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Escape pathways of HIV-1 viruses that are resistance to peptides corresponding to the N-heptad repeat region (HR1) of gp41

Tuesday, October 09, 2012 — Poster Session I

1:00 p.m. – 3:00 p.m

Natcher Conference Center, Building 45




  • C.J. De Feo
  • W. Wang
  • M. Zhuang
  • R. Vassell
  • C.D. Weiss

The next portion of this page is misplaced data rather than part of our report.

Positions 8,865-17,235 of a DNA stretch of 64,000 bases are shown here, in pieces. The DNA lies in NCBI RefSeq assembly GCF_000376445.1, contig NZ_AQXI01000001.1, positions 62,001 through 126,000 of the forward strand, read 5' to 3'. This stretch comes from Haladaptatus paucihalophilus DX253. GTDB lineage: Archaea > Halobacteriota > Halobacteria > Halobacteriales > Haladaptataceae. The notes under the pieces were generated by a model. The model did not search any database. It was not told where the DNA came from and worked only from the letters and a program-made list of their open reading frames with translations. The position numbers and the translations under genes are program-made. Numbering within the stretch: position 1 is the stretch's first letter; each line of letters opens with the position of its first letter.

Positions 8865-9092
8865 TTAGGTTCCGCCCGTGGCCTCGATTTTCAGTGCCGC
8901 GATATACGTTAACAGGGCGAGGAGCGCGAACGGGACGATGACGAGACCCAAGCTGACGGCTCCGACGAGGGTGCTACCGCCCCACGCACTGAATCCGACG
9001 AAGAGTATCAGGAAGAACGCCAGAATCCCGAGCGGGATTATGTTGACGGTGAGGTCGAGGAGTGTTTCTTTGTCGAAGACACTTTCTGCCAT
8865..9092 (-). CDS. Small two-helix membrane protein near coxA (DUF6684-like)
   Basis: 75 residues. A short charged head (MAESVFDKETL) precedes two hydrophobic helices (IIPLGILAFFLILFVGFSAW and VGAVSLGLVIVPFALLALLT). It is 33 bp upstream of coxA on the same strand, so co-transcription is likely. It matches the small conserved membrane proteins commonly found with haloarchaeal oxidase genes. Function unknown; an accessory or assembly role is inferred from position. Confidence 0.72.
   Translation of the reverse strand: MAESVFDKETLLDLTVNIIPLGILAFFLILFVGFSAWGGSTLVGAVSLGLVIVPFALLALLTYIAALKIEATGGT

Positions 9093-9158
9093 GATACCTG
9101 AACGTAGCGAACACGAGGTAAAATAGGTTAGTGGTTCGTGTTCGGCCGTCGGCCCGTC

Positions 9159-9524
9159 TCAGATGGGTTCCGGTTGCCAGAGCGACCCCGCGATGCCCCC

Peptides corresponding to the N- and C-terminal heptad-repeat regions (HR1 and HR2, respectively) in the HIV Envelope (Env) transmembrane glycoprotein gp41 can block infection in a dominant-negative manner by interfering with a critical folding step that is required to drive fusion between viral and host cell membranes. Of these two classes of peptide fusion inhibitors, less is known about the inhibitory mechanisms of HR1 peptides. To better understand the mechanisms of Env entry and inhibition by HR1 peptides, we generated HIV-1 cultures that are resistant to either of the following peptides: 1) N36 or 2) N44, corresponding to 36 or 44 residues from HR1, respectively, or 3) N36 with a coiled-coil trimerization domain fused to its N-terminus (IZN36) that stabilizes the trimer and increases inhibitor potency. Two genetic pathways emerged that were defined by acquisition of a specific mutation in either HR1 or HR2. Additional evaluation of the resistant Envs using pseudovirus and cell-cell fusion assays provides new insight into the role of these mutations in viral entry, env stability and resistance to entry inhibitors. Our findings inform inhibitor design and identify regions of plasticity in the highly conserved gp41 that modulate virus entry and sensitivity to HR1 peptides.

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